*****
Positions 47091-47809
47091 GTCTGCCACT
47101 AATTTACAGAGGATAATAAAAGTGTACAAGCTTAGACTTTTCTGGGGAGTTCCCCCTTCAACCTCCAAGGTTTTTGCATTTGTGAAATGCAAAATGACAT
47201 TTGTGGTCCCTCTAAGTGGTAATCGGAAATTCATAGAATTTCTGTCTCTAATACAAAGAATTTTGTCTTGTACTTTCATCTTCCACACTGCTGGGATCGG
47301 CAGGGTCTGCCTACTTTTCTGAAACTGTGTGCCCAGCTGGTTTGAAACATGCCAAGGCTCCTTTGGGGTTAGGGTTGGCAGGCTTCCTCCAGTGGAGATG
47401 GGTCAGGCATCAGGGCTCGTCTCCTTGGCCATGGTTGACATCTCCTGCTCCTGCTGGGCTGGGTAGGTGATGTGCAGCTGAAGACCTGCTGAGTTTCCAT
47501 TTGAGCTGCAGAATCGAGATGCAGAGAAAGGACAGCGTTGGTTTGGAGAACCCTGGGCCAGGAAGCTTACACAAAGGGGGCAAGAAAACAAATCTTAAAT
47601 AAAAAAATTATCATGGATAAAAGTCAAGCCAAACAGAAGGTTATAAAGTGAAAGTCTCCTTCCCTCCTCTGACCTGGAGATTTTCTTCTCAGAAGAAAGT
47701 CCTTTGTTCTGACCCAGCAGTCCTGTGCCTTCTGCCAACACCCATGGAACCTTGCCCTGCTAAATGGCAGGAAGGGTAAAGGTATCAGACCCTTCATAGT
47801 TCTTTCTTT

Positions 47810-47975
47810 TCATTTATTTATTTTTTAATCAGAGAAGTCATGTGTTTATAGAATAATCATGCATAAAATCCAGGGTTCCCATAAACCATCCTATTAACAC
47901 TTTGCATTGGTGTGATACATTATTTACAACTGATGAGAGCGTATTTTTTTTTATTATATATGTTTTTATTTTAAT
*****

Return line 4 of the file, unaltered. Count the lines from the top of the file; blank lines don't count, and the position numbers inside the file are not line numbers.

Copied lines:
47201 TTGTGGTCCCTCTAAGTGGTAATCGGAAATTCATAGAATTTCTGTCTCTAATACAAAGAATTTTGTCTTGTACTTTCATCTTCCACACTGCTGGGATCGG